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Apr 14, 2016

Social Media will send Kenyans to withdraw their Bank Money; SFAE Students Analyze

From (L-R) Students Elizabeth Kalu and Carole-Noelle

Third year students Karoney Carol-Noelle and Elizabeth Kalu, from the School of Finance and Applied Economics (SFAE), recently analyzed a research paper that tackled the effect of social media in influencing banks in Kenya.

 

The paper “The Extent to Which Social Media Can Influence a Bank Run” by Atieno,T and Mutinda, M (2014), from SFAE, provide empirical evidence, that there is a huge risk of a bank run occurring in Kenya due to social media. This seems to be a make book of the fall of Chase bank two years later. Atieno Tabitha (now an alumni) and Mutinda Mary (lecturer at SFAE) took the degree of belief of social media as a measure of perceived risk of a bank run taking into consideration the relationship between banks and the depositors, number of social media platforms, and demographic characteristics when certain “facts” flood the media.

 

A sample size of 356 Kenyans were randomly selected for the research. These Kenyans were on at least one social media platform as well as at least an account holder in a Kenyan bank. The study used social media, banking relations, and individual attributes as independent variables and bank runs as the dependent variable. There are a number of parameters that will determine the extent of bank run. This will be important concepts for Kenyan bank and regulator, CBK, to consider at this stage when banking sector is quickly loosing trust.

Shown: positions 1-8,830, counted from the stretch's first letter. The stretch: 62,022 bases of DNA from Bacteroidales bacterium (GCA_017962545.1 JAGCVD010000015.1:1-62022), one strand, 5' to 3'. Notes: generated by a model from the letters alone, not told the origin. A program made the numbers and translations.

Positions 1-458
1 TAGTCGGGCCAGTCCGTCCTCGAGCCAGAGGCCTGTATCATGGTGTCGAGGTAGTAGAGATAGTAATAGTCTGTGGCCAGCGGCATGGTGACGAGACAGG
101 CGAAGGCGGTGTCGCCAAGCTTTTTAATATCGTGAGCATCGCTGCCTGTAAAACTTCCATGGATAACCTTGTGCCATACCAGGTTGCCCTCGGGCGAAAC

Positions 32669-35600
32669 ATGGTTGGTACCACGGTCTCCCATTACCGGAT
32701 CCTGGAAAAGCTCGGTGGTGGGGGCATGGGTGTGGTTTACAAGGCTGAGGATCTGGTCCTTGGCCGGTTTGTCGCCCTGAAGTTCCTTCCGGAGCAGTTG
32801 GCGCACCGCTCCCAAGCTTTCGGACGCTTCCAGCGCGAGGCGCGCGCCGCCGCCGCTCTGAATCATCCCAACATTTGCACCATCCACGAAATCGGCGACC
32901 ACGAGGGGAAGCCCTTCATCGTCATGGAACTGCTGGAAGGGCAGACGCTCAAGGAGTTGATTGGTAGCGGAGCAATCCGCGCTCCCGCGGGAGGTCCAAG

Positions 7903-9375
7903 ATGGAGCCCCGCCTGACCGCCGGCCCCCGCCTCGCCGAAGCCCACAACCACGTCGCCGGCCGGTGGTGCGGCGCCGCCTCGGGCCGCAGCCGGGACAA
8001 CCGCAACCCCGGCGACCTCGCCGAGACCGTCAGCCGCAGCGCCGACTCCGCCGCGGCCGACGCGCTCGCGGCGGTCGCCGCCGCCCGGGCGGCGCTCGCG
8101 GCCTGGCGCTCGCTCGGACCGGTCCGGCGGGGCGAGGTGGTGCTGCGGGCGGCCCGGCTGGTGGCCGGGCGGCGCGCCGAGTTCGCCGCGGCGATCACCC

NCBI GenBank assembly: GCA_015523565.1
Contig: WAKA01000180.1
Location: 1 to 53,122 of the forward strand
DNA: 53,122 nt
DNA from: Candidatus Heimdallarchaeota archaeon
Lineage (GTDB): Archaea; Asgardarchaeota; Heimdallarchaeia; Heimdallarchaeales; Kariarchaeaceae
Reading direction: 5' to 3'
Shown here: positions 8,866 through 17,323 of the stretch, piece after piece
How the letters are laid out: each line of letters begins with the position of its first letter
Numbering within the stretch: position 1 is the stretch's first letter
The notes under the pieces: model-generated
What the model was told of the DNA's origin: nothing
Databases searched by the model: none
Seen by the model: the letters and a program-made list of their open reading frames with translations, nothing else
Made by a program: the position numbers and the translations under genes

From this sample it was established that 72% of the sample would believe information on social media and 28% would believe the information with certainty. It is interesting to note that people who owned an account in a particular bank for more than five years would less likely believe information on social media. This may imply that the panic withdrawals may have been done by new customers or customers who have been with the Chase bank for less than 5 years.

 

A good proportion of Kenyans will have confidence in their bank even if there is adverse news. On the other hand an equally huge proportion will run to the bank even if they don’t believe the information. Considering withdrawals on receiving adverse information, how many Kenyans will run to the bank and withdraw their money? This is the measure of actualization risk in the case the information cascades. It is established that 12% would go ahead and withdraw their money even if they do not believe the information posted. Over 86% of respondents rated their confidence as 60% for their bank to sort whatever situation may have been mentioned.

 

Read more on the research by clicking here.

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